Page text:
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Vocal support for Gandhi increased within the Indian National Congress, meanwhile, and, in light of this, Gandhi resumed a more commanding role in the party. When themovement was started in 1930, Bose was already in detention for his associations with an underground revolutionary group, the Bengal Volunteers. Nevertheless, he was elected mayor of while in prison. Released and then rearrested several times for his suspected role in violent acts, Bose was finally allowed to proceed to Europe after he contracted and was released for ill health. In enforced and still ill, he wrote The Indian Struggle, 1920–1934 and pleaded India’s cause with European leaders. He returned from in 1936, was again taken into custody, and was released after a year.
Meanwhile, Bose became increasingly critical of Gandhi’s moreeconomics as well as his less confrontational approach toward independence. In 1938 he was elected president of the Indian National Congress and formed a national planning committee, which formulated a policy of broad industrialization. However, this did not harmonize with Gandhian economic thought, which clung to the notion of cottage industries and benefiting from the use of the own resources. Bose’s came in 1939, when he defeated a Gandhian rival for reelection. Nonetheless, the “rebel president” felt bound to resign because of the lack of Gandhi’s support. He founded the , hoping to rally radical elements, but was again incarcerated in July 1940. His refusal to remain in prison at this critical period of India’s history was expressed in a determination to fast to death, which frightened the British government into releasing him. On January 26, 1941, though closely watched, he escaped from his Calcutta residence in disguise and, traveling via and , eventually reached in April.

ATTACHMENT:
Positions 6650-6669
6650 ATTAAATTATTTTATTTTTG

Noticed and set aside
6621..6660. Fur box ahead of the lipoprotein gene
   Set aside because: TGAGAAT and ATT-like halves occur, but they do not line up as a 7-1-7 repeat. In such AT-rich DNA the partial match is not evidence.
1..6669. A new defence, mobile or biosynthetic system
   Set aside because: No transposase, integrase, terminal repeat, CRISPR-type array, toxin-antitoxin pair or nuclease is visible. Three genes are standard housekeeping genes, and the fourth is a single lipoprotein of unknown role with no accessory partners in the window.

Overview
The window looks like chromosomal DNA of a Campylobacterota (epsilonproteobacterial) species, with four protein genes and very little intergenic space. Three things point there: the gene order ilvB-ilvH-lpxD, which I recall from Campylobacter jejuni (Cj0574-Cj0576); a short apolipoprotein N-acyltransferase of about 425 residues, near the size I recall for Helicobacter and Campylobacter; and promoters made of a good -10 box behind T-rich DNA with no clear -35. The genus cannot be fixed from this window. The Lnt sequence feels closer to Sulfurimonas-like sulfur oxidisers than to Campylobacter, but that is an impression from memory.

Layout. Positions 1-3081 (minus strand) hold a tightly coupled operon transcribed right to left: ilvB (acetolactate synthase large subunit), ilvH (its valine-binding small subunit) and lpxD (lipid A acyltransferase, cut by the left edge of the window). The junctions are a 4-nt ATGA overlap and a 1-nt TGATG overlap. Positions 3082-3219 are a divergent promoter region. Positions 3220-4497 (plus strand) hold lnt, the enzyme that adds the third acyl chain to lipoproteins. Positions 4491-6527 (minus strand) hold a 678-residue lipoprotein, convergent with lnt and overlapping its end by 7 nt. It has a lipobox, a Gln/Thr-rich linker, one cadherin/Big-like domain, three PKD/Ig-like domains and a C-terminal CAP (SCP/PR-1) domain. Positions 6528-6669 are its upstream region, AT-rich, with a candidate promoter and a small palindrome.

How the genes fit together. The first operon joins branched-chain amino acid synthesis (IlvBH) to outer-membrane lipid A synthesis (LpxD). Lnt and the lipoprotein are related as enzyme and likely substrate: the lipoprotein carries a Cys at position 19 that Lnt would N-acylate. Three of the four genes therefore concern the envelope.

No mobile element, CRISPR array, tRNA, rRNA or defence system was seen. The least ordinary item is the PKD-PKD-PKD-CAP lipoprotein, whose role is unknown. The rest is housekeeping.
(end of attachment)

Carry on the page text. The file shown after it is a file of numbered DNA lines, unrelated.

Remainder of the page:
Activity in exile
InGermany Bose came under the tutelage of a newly created Special Bureau for India, guided by Adam von Trott zu Solz. He and other Indians who had gathered in made regular broadcasts from the German-sponsored Azad Hind Radio beginning in January 1942, speaking in , , , , , , and .
A little more than a year after theinvasion of , Bose left Germany, traveling by German and Japanese and by , and arrived in May 1943 in . On July 4 he assumed leadership of the Indian Independence Movement in East Asia and proceeded, with Japanese aid and influence, to form a trained army of about 40,000 troops in Japanese-occupied Southeast Asia. On October 21, 1943, Bose proclaimed the establishment of a provisional independent Indian government, and his so-called (Azad Hind Fauj), alongside Japanese troops, advanced to Rangoon ( ) and thence overland into , reaching Indian soil on March 18, 1944, and moving into and the plains of . In a stubborn battle, the mixed Indian and Japanese forces, lacking Japanese air support, were defeated and forced to retreat; the Indian National Army nevertheless for some time succeeded in maintaining its identity as a liberation army, based in Burma and then . With the defeat of Japan, however, Bose’s fortunes ended.
A few days after Japan’s announced surrender in August 1945, Bose, fleeing Southeast Asia, reportedly died in a Japanese hospital inas a result of burn injuries from a plane crash.
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This article was most recently revised and updated by Adam Zeidan